In order to determine the de-coloration rate over time of the colorant compositions of the present invention, the colorants were subjected to color evaluation testing. A measurement of the relative color of the substrates can be determined by DE CMC (i.e. delta E CMC) values. DE CMC values provide a measure of the overall color difference for all uniform color spaces, where DE CMC values represent the magnitude of difference between a color and a reference (in this case, a pure white standard). The higher the DE CMC value, the more pronounced the difference in color. Said another way, smaller DE CMC values represent colors that are closer to white. A spectrophotometer is used to calculate DE CMC values based on wavelength and reflectance data for each sample.

Sample Preparation and Test Method:

A. Sample Preparation

Each sample was prepared by adding 0.5 parts of each colorant to 64 parts liquid weed killer (Round-Up® Ready to Use Plus) at room temperature. The absorbance of each colorant was corrected to ensure equal color units per sample. The samples were inverted to mix. The following samples were thus created and tested:

    • Inventive Example 1: Colorant 1 in weed killer
    • Comparative Example 1: Comparative Colorant 1 in weed killer
    • Comparative Example 2: Comparative Colorant 2 in weed killer
    • Comparative Example 3: Comparative Colorant 3 in weed killer

B. Test Method

Each sample was sprayed on a cement surface and monitored to determine color deterioration by delta E (“ΔE” or “DE”). Pump sprayers were obtained from Round-Up® bottles for the application of solution on the cement surface. Using these sprayers attached to the colored Round-Up® solutions, two strokes were sprayed in a sweeping motion onto the cement surface.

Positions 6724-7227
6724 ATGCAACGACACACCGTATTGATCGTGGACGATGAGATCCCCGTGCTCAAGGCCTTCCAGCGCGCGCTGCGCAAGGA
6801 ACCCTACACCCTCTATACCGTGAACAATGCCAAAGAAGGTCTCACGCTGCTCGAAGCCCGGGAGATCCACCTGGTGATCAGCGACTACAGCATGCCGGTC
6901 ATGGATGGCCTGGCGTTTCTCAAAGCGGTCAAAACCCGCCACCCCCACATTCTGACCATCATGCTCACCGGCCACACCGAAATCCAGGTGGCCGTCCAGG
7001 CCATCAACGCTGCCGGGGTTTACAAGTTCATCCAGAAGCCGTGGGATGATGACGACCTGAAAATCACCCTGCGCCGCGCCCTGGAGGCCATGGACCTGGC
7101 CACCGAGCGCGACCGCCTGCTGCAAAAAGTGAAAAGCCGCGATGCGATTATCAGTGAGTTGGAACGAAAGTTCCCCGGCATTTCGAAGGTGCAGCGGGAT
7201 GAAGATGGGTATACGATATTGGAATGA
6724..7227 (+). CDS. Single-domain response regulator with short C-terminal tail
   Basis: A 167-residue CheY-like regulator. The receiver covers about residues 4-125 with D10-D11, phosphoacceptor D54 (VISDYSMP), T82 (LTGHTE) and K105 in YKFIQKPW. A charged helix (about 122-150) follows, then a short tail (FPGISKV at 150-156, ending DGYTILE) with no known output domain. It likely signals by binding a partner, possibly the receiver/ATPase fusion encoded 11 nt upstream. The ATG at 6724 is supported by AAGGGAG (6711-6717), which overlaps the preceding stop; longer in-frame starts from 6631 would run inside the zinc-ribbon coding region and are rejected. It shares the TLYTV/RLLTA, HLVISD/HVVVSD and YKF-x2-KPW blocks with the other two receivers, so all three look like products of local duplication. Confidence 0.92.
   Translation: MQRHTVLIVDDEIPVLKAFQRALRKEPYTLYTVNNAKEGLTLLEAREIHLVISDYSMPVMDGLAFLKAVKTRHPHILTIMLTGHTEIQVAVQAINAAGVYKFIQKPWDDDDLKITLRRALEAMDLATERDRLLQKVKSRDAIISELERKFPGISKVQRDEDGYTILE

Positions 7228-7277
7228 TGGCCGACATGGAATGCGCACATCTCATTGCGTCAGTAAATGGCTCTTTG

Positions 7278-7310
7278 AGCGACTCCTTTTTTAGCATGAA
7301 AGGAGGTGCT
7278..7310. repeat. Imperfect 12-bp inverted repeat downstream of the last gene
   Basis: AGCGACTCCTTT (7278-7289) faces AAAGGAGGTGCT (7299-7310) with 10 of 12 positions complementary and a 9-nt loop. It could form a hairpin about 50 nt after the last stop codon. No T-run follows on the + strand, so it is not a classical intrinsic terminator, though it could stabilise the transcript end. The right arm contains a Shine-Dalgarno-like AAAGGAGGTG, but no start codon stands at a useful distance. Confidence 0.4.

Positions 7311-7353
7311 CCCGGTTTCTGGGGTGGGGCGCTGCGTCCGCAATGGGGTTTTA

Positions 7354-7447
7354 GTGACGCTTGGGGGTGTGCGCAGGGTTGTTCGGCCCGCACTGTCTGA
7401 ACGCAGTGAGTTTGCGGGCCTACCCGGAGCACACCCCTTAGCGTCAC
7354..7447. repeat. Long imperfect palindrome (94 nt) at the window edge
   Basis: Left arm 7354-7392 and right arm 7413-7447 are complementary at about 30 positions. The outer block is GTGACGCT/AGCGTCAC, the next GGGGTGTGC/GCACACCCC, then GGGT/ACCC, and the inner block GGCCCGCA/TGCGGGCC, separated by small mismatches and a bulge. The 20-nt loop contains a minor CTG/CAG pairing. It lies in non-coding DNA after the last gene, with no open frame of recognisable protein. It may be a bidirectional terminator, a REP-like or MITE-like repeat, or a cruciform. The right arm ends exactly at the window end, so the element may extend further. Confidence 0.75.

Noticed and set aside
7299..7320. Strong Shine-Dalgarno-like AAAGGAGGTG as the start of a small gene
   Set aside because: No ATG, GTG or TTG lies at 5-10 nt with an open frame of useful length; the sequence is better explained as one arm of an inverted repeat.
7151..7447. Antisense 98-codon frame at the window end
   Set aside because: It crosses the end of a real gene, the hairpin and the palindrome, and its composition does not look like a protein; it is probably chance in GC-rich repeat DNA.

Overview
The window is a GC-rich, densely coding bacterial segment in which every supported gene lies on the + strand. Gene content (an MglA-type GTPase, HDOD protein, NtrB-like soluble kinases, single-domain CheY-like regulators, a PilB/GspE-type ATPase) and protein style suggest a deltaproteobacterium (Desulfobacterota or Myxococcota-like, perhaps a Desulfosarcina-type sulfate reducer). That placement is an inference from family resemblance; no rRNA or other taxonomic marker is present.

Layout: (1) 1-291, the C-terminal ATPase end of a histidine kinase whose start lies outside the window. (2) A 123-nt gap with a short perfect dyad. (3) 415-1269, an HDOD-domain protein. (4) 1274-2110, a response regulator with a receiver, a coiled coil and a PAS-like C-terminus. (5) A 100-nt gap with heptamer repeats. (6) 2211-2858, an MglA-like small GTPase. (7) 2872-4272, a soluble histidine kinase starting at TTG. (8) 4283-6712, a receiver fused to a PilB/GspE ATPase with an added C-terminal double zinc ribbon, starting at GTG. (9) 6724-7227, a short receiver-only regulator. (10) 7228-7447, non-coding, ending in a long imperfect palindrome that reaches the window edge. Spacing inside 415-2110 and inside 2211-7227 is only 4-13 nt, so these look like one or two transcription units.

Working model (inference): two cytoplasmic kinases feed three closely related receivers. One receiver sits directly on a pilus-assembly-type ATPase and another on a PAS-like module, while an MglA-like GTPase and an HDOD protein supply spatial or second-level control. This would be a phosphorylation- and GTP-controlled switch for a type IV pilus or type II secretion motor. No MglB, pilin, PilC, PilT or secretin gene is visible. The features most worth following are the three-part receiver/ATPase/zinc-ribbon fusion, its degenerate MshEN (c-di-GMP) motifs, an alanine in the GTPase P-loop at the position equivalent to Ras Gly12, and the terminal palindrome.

A portable X-Rite 938 Spectrodensitometer was used to take L,a,b color measurements and calculate DE CMC values at a range of time intervals from the initial application up to 21 hours. Inventive Example 1 was compared to Comparative Examples 1-3. The test results are shown in Table 3A and 3B and FIG. 1. The “Uncolored Standard” is the DE CMC values for the cement surface with no colorant applied. Thus, it represents the background color or the control in this test.

Table 3B provides the same data from Table 3A, except that the values for the Uncolored Standard have been subtracted from the values provided in Table 3A. “N/a” indicates that there was no data for that time period.

TABLE 3A
Comparison of Magnitude of Color Difference
as Determined by DE CMC Values
Com-Com-
parativeparativeComparativeInventive
Example 1Example 2Example 3Example 1
TIMEUncoloredDE CMCDE CMCDE CMCDE CMC
(Minutes)StandardValueValueValueValue
216.535.636.4128.3126.17
517.3532.524.9928.6522.11
104.2727.0920.6719.179.13
153.3520.7117.4516.415.55
202.0519.4919.1315.976.93
252.6118.4119.6516.296.25
302.3920.2314.1316.216.19
402.0117.5113.2115.396.55
502.7519.7317.0316.157.32
601.8718.4115.6315.897.67
1203.4918.8714.8114.698.25
1802.1118.2512.2115.034.91
2401.9116.0312.7514.355.23
12604.8112.3910.877.115.43

TABLE 3B
Comparison of Magnitude of Color Difference
as Determined by DE CMC Values With Background Values Removed
ComparativeComparativeComparativeInventive
Example 1Example 2Example 3Example 1
TIMEDE CMCDE CMCDE CMCDE CMC
(Minutes)ValueValueValueValue
219.119.9111.819.67
5157.4911.154.61
1022.8216.414.94.86
1517.3614.113.062.2
2017.4417.0813.924.88
2515.817.0413.683.64
3017.8411.7413.823.8
4015.511.213.384.54
5016.9814.2813.44.57
6016.5413.7614.025.8
12015.3811.3211.24.76
18016.1410.112.922.8
24014.1210.8412.443.32
12607.586.062.30.62

The results shown in Table 3B and FIG. 1 indicate that Inventive Example 1 more quickly approached loss of color (i.e. a DE CMC value of zero) than did the Comparative Examples.

TEST 2: Lightfastness Test

In order to determine the effect of ultraviolet light on the de-coloration rate over time of the colorant compositions of the present invention, the colorants were subjected to a lightfastness test. The test was performed according to AATCC Test Method 16-1993 Option E. Comparative Colorants 1-4 were also tested.

The results are provided in Tables 4A and 4B. Comparative Colorant is notated as “Comp. Colorant.”

Table 4A shows the measurements taken by spectrophotometry. The results are provided as DE CMC values and represent the color difference from the standard or control, which was white paper. Table 4B shows the percent fade calculated by taking the initial DE CMC value (at time zero) from Table 4A and subtracting the DE CMC value at each of the time intervals from Table 4A. This value for each of the time intervals is then divided by the initial DE CMC value and multiplied by 100. The final value represents the percent color fade exhibited by the sample.